You can probably think of more. Reason and persuasion are a part of being disciples (cf. Paul in Acts 17:17; 18:4; 19:8- 9). Scripture gives us the principles by which we may proceed in discussions that are often bottlenecked by stubbornness and unreasonable posturing. We can do better. We can seek the Lord, seek truth, and seek for the greatest benefit for others. This must be intentional, bearing in mind the wisdom of God.

— Via Mind Your Faith



“So Great Salvation”

Greg Gwin

“How shall we escape, if we neglect so great salvation which at the first began to be spoken by the Lord, and was confirmed unto us by them that heard him”  (Hebrews 2:3).

Christians should think long and meditate often about the wonderful salvation that God has made available to us through His Son.  Look at this text, and realize that we are the recipients of a:

“Great Salvation”: It is great because our past sins have been forgiven; we enjoy a present relationship with God as our loving Father; and we have the hope of a beautiful future in eternity.

“Spoken Salvation”: Too many people in the religious world trust their subjective feelings concerning their eternal souls.  They wouldn’t do that if it involved their material possessions or their financial security, but they do it with their souls.  It simply makes no sense.  God does not ask us to trust our salvation to such uncertainty.  Instead, he has given us His spoken word, whereby we can learn and understand the things essential to salvation (Rom. 1:16; 10:17; Eph. 3:3-5).

“Confirmed Salvation”: We can be sure that the salvation offered through Jesus Christ is legitimate.  The message of salvation was confirmed by the men who knew Jesus, who saw Him, heard Him, worked with Him.  They were eyewitnesses to His life, and their words and accounts assure us that these things are true.  In fact, their willingness to die for His cause is one of the surest proofs of all.  Furthermore, God also confirmed their testimony by way of the miracles they were empowered to do (see the previous verse, Heb. 2:4).

“Conditional Salvation”: A key word in this great text is the word IF.  It clearly teaches that our salvation is conditional upon meeting the requirements set forth in God’s word.  God offers us this wonderful gift.  We show our willingness to accept it by doing His will. Salvation is for “all them that obey him” (Heb. 5:8,9).

— Via The Beacon, May 24, 2016



Where Do You Turn?

Shane Williams

Where you turn when you’re in trouble reveals your character. What does it tell us about young kids whose trouble turns them toward gangs, guns or drugs? What do we learn about adults whose problems direct them toward alcohol, adultery or the weird teachings of a cult?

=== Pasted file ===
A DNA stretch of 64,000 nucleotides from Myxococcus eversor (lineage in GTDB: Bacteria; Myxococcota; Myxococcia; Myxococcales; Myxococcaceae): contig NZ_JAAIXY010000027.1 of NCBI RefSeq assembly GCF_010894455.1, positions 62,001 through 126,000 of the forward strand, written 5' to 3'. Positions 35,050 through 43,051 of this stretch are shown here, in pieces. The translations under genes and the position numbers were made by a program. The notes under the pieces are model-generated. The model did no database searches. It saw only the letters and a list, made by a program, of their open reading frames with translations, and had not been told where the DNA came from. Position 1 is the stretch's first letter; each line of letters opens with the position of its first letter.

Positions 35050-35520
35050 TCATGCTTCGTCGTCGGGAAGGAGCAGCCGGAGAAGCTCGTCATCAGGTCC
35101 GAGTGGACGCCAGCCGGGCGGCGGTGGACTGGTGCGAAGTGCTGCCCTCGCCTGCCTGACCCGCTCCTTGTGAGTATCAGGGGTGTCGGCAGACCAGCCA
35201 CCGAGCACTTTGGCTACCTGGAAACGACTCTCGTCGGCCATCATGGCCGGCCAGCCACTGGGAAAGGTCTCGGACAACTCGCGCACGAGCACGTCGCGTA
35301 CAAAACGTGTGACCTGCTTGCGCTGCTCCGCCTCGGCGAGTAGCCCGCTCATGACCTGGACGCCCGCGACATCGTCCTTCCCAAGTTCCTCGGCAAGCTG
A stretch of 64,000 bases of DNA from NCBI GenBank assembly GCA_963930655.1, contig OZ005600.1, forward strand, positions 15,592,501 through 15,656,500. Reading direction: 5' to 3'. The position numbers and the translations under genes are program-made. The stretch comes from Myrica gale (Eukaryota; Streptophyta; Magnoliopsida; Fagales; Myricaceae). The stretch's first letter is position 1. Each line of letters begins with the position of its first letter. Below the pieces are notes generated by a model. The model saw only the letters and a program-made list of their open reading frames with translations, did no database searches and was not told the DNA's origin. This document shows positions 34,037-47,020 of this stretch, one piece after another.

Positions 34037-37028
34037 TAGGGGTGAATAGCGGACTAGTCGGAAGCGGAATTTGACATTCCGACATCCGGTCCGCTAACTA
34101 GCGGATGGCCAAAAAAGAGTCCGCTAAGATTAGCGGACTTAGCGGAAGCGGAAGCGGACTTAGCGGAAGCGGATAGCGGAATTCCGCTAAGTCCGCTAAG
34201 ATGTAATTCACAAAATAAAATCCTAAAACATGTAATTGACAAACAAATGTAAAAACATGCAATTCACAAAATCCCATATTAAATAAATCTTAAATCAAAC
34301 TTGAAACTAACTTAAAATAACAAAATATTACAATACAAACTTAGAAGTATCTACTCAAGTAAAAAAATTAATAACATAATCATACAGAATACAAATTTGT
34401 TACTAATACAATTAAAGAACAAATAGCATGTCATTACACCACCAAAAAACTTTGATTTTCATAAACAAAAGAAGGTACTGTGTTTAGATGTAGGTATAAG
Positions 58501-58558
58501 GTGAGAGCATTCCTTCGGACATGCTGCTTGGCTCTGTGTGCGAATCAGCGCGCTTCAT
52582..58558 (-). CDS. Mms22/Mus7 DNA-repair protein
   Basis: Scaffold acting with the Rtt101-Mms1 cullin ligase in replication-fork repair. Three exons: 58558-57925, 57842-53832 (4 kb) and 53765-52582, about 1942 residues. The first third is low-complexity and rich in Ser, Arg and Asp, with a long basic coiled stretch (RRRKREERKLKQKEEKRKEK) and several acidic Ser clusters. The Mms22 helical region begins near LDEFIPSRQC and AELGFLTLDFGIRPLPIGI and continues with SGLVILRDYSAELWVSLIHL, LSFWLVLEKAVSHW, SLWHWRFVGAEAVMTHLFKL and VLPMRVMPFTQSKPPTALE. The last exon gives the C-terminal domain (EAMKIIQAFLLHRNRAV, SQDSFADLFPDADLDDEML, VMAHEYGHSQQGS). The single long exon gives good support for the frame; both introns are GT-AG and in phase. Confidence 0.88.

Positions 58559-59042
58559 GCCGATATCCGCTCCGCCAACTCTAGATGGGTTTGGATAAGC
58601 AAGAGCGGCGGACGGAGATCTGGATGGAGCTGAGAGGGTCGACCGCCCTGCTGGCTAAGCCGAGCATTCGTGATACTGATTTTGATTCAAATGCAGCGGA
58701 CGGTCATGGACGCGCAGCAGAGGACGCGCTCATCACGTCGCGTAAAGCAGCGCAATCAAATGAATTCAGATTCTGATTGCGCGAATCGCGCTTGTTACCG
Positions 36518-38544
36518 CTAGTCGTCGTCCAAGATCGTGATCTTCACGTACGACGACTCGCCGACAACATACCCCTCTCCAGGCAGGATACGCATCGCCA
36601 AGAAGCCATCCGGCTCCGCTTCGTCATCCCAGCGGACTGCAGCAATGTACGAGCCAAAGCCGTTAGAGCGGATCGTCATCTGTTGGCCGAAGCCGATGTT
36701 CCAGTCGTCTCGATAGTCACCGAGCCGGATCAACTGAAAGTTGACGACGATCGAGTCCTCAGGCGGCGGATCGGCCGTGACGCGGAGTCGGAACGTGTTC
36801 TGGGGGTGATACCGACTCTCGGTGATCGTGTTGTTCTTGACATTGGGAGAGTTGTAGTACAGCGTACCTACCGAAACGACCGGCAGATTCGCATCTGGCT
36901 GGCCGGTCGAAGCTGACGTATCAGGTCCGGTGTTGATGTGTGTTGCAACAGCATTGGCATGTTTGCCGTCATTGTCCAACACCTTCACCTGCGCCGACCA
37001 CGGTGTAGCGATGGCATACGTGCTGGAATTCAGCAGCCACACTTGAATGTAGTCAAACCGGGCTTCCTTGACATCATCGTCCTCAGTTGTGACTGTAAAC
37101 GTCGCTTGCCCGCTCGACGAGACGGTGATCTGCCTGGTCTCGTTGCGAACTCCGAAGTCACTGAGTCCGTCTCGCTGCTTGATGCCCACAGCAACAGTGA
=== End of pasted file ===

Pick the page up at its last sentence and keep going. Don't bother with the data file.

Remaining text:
What about ourselves? Where do we turn when we have trouble in life? Do we look to the world or the Bible for wisdom? Where do we look for help when we are struggling with sin? We must turn to the Lord Jesus and to His Word. He is the only one who can help and certainly the only one who can offer us forgiveness. The answers of this world will never lead us to “real” help but only to destruction.

The Christians to whom Peter addressed were facing various trials (I Peter 1:6), slander and maligning (I Peter 3:15; 4:4), sufferings and reviling (I Peter 4:12-14). To whom should they turn? Not to the world or its ways, but rather to “the God of all grace” (I Peter 5:10). We need to look back and remember that He called us, recognize His glory in Christ, and look ahead to see how God is equipping us through our difficulties. “And after you have suffered for a little while, the God of all grace, Who called you to His eternal glory in Christ, will Himself perfect, confirm, strengthen and establish you” (I Peter 5:10).

Trouble on the horizon? Put your confidence in God. He helped the early Christians who suffered through persecutions to overcome. He will help us through our troubles today.

— Via The Lilbourn Light, Vol. 10, No. 4, August, 2009

The Steps That Lead to Eternal Salvation

1) Hear the gospel, for that is how faith comes (Rom. 10:17; John 20:30,31).
2) Believe
in the deity of Christ (John 8:24; John 3:18).
3) Repent
of sins (Luke 13:5; Acts 17:30).
4) Confess faith
in Christ (Rom. 10:9,10; Acts 8:36-38).
5) Be baptized
in water for the remission of sins (Mark 16:16; Acts 2:38; 22:16; Rom. 6:3,4; Gal. 3:26,27; 1 Pet. 3:21).     
6) Continue in the faith,
living for the Lord; for, if not, salvation can be lost (Heb. 10:36-39; Rev. 2:10; 2 Pet. 2:20-22).